Tax Law

Don't procrastinate! Missing April 15 tax deadline can be costly, but the IRS offers alternatives


Although embedded in the national conscience, the April 15 deadline for filing federal income tax returns may, in reality, be somewhat discretionary.

However, penalties for late payment can be severe and compliance with the law is easier than many may realize. For example, simply filing a Form 4868 (PDF) request for an automatic extension of time gives taxpayers until Oct. 15, 2014 to file their actual returns.

For those who can’t pay the taxes they owe in full by April 15, though, filing on time is critical to avoid a five percent monthly penalty which can quickly add up to 25 percent, reports Bankrate.com.

Likewise, those who apply for an automatic extension on Form 4868 will still owe penalties on any tax not paid by April 15, including any failure to pay due to an error in calculating how much tax they owed, points out the Smarter Investor page of U.S. News & World Report.

So to avoid problems payment for all tax owed should be included with the Form 4868 extension request.

Another option is to meet the April 15 payment deadline by covering any tax owed by credit or debit card, reports Bankrate.com. There are additional fees to process a tax payment through the phone numbers and websites listed in the article, yet the peace of mind and elimination of potential penalties will be worth the cost to some taxpayers.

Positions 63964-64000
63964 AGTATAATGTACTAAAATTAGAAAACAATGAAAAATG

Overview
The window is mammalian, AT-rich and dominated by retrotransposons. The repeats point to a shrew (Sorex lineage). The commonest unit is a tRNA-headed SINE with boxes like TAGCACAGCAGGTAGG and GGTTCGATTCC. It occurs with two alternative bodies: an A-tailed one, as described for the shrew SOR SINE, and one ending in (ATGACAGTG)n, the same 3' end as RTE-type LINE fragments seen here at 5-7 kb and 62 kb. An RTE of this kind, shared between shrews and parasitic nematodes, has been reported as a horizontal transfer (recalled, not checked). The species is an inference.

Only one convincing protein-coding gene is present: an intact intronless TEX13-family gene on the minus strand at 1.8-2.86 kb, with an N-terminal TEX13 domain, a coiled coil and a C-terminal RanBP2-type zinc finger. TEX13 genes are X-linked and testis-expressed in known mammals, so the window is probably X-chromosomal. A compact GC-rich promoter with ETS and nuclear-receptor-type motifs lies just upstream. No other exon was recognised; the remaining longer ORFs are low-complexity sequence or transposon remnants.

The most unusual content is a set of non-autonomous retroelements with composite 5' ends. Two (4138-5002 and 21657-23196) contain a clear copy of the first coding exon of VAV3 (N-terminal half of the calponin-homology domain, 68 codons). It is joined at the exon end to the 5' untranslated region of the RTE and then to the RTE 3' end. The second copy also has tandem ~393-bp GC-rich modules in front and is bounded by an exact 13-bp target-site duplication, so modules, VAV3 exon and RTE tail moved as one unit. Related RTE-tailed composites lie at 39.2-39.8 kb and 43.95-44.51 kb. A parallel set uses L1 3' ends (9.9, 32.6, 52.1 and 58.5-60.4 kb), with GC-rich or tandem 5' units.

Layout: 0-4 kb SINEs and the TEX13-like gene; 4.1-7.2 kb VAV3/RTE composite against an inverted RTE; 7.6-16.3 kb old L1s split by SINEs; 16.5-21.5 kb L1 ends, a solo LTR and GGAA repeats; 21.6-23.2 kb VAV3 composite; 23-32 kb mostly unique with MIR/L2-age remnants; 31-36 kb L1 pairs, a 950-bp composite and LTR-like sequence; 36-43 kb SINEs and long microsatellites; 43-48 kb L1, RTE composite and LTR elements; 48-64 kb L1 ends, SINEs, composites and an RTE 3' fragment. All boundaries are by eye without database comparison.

The IRS also will accept monthly payment plans (explained in detail in the article), and usually does so more or less automatically for those who have previously paid on time and owe less than $10,000, even if they have funds on hand that could cover the tax payment. While a payment plan costs more than paying taxes on time, it can represent significant saving when compared to the cost of noncompliance.

Those who owe less than $50,000 in taxes can apply for an installment payment plan on the IRS website; those who owe more need to file Form 9465 (PDF). Some who meet strict criteria may also be able to negotiate with the IRS to compromise on the amount of tax due.

The IRS website offers options for free electronic filing, too.

Even taxpayers who actually miss the April 15 filing deadline likely won’t face any immediate penalty, unless they owe money to the government, notes the Associated Press.

But timely filing may help reduce potential IRS scrutiny.

Fewer than 1 percent of all returns will be audited by the IRS this year, reports another Associated Press article. However, those who operate cash businesses are more likely than average to be targeted for review. Lawyers and other professionals have also traditionally been scrutinized more closely by federal and state tax officials.

Related coverage:

ABAJournal.com: “Amidst ‘epidemic’ of tax-refund claims using stolen IDs, feds charge 25 in $36M fraud”

Fox News: “Happy Tax Day: RNC files lawsuit against IRS for ‘illegal stonewalling’ of scandal documents”

New York Times (reg. req.): “Tax Preparers Targeting Poor With High Fees”

Reuters: “What’s even worse than a divorce? For some, it’s the taxes”

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